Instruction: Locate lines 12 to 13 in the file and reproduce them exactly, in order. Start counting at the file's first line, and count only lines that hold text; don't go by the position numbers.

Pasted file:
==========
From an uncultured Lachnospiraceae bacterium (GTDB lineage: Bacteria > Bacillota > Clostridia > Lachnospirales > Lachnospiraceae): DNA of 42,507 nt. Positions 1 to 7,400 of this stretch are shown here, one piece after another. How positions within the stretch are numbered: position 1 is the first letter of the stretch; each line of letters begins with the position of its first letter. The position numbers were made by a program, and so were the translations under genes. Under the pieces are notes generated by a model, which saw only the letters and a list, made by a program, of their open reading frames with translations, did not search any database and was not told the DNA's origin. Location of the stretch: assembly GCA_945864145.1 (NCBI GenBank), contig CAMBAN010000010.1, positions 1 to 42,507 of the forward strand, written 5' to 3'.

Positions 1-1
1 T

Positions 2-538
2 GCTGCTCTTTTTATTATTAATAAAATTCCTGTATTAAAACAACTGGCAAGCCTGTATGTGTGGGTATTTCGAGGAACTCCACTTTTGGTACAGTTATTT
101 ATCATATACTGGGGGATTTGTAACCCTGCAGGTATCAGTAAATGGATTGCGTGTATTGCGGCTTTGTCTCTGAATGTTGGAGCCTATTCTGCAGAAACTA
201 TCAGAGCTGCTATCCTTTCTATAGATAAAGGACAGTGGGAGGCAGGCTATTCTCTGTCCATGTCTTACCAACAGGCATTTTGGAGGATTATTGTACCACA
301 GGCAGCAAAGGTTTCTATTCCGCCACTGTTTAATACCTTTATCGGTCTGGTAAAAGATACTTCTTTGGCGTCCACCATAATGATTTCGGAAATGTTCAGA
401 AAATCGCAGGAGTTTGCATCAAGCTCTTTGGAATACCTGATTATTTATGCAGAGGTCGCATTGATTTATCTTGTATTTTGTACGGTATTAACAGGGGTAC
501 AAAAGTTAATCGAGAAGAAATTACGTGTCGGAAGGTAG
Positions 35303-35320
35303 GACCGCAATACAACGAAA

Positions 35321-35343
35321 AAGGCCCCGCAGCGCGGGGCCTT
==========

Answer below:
35303 GACCGCAATACAACGAAA

Positions 35321-35343